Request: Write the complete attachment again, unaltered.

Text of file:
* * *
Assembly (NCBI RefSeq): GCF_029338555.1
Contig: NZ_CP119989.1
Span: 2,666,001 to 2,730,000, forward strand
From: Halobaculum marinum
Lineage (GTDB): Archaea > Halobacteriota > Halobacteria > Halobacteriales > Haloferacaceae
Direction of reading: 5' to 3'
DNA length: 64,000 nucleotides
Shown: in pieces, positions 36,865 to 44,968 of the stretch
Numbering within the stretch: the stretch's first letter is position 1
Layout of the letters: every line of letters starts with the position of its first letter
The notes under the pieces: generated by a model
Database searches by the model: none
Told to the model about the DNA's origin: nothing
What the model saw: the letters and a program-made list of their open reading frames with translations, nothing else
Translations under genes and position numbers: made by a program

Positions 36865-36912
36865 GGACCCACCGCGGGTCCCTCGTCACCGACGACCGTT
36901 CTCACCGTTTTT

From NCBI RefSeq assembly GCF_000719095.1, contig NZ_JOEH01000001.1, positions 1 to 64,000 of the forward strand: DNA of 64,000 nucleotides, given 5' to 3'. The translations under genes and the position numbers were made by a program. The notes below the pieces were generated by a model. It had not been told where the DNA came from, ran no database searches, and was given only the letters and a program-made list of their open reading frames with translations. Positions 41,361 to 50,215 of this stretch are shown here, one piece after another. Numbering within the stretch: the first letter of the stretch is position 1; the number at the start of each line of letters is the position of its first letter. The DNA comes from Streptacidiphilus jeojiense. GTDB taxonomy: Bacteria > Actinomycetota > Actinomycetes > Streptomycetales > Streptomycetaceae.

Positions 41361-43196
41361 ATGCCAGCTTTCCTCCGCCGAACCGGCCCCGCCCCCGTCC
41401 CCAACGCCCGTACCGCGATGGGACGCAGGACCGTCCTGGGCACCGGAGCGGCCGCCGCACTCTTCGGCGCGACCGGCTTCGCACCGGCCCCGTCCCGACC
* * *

Assembly (NCBI RefSeq): GCF_029338555.1
Contig: NZ_CP119989.1
Span: 2,666,001 to 2,730,000, forward strand
From: Halobaculum marinum
Lineage (GTDB): Archaea > Halobacteriota > Halobacteria > Halobacteriales > Haloferacaceae
Direction of reading: 5' to 3'
DNA length: 64,000 nucleotides
Shown: in pieces, positions 36,865 to 44,968 of the stretch
Numbering within the stretch: the stretch's first letter is position 1
Layout of the letters: every line of letters starts with the position of its first letter
The notes under the pieces: generated by a model
Database searches by the model: none
Told to the model about the DNA's origin: nothing
What the model saw: the letters and a program-made list of their open reading frames with translations, nothing else
Translations under genes and position numbers: made by a program

Positions 36865-36912
36865 GGACCCACCGCGGGTCCCTCGTCACCGACGACCGTT
36901 CTCACCGTTTTT

From NCBI RefSeq assembly GCF_000719095.1, contig NZ_JOEH01000001.1, positions 1 to 64,000 of the forward strand: DNA of 64,000 nucleotides, given 5' to 3'. The translations under genes and the position numbers were made by a program. The notes below the pieces were generated by a model. It had not been told where the DNA came from, ran no database searches, and was given only the letters and a program-made list of their open reading frames with translations. Positions 41,361 to 50,215 of this stretch are shown here, one piece after another. Numbering within the stretch: the first letter of the stretch is position 1; the number at the start of each line of letters is the position of its first letter. The DNA comes from Streptacidiphilus jeojiense. GTDB taxonomy: Bacteria > Actinomycetota > Actinomycetes > Streptomycetales > Streptomycetaceae.

Positions 41361-43196
41361 ATGCCAGCTTTCCTCCGCCGAACCGGCCCCGCCCCCGTCC
41401 CCAACGCCCGTACCGCGATGGGACGCAGGACCGTCCTGGGCACCGGAGCGGCCGCCGCACTCTTCGGCGCGACCGGCTTCGCACCGGCCCCGTCCCGACC